A mile or so up Martin Luther King Avenue, in the Congress Heights neighborhood, corner shop owner Ephrame Kassaye will be handing out 450 turkeys starting at 2 p.m. It’s not the first time he’s handed out gratis Thanksgiving birds, but he’s handing out a record number this year to commemorate the reopening of his Mellon Market after a top-to-bottom renovation.
For the past two weeks, Kassaye has been rebuilding the convenience store he’s owned since 2008 from the bottom up — inspired in part, he said, by Barry’s primary-election-night comments critical of local business owners who run “dirty shops” and “ought to go.”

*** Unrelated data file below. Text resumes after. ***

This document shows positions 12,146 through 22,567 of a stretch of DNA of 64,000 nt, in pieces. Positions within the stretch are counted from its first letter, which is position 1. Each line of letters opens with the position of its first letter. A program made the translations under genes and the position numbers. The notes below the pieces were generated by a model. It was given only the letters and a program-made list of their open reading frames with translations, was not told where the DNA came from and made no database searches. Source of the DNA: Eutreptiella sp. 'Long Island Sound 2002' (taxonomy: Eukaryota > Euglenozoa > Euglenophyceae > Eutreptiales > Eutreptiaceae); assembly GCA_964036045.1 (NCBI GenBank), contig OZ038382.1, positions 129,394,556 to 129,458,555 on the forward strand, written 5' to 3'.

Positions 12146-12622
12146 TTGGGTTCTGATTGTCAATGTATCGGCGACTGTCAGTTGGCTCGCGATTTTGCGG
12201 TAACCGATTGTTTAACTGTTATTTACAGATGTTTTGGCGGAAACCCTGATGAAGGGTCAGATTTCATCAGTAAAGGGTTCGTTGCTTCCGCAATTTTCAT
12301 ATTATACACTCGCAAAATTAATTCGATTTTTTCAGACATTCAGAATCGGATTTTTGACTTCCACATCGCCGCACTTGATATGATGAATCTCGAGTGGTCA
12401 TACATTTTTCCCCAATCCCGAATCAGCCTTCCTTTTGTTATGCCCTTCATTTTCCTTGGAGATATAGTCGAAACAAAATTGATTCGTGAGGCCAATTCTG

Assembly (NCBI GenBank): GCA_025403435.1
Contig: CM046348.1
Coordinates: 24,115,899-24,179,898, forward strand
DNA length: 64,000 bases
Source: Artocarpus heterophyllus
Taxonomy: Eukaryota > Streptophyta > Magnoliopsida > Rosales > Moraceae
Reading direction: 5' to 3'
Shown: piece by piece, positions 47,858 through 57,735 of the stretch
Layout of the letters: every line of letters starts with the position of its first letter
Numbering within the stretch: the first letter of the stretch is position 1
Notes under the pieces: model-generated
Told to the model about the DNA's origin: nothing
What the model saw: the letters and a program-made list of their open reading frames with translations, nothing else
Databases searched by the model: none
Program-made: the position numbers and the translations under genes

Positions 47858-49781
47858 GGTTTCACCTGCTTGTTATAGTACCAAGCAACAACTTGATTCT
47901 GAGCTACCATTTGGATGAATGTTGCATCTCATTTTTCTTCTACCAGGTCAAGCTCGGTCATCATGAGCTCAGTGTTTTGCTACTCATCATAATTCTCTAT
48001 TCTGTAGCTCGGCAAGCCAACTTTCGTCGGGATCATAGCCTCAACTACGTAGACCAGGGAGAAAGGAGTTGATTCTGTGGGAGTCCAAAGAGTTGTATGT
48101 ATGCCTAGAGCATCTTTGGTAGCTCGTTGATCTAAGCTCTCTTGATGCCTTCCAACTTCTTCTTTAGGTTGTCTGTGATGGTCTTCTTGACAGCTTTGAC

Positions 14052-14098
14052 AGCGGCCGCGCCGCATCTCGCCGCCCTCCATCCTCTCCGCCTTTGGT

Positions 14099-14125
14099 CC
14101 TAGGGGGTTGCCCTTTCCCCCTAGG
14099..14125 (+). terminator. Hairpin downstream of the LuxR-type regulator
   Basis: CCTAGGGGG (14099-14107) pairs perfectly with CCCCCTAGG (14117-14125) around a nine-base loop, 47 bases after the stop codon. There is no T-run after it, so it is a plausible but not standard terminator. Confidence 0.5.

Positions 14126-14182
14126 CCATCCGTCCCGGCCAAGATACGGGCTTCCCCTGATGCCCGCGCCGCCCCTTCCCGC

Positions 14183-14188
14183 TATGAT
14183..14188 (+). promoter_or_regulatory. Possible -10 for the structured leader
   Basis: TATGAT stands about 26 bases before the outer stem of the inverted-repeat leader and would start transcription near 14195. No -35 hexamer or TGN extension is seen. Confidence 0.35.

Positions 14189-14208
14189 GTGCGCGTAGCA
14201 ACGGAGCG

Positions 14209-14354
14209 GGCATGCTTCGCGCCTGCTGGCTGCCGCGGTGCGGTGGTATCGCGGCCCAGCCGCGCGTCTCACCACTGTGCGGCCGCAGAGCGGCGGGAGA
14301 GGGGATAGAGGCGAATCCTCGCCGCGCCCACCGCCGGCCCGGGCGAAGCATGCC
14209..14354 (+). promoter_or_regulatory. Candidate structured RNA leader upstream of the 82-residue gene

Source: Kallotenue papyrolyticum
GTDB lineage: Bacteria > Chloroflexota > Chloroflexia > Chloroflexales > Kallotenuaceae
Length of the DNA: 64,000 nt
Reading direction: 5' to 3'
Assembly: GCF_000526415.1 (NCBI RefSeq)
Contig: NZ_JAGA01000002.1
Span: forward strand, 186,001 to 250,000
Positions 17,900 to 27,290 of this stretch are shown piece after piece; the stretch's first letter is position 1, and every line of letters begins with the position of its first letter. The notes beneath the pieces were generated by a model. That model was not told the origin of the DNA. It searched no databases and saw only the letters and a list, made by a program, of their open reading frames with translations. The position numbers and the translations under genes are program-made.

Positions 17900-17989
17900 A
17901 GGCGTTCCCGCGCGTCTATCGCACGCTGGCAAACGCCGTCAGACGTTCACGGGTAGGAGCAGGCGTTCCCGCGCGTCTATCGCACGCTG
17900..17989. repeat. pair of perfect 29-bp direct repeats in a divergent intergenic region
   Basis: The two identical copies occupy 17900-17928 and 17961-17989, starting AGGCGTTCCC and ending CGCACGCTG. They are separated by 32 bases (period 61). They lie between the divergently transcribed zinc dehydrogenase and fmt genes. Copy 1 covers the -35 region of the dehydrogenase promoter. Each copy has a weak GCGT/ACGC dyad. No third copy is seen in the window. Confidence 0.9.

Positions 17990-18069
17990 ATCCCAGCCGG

“He was right,” Kassaye said. “He knows Ward 8 better than anybody. Better than people in Bethesda or Georgetown.”
Barry, you’ll recall, was particularly critical of Asian business owners; Kassaye, for the record, is African — Eritrean, to be precise. After coming to America in 1999, he worked in a downtown hotel, drove a cab and dabbled in real estate before opening his store in 2008 in a vacant building at MLK Avenue and Mellon Street SE — one that had previously held Barry’s campaign office in 2004.
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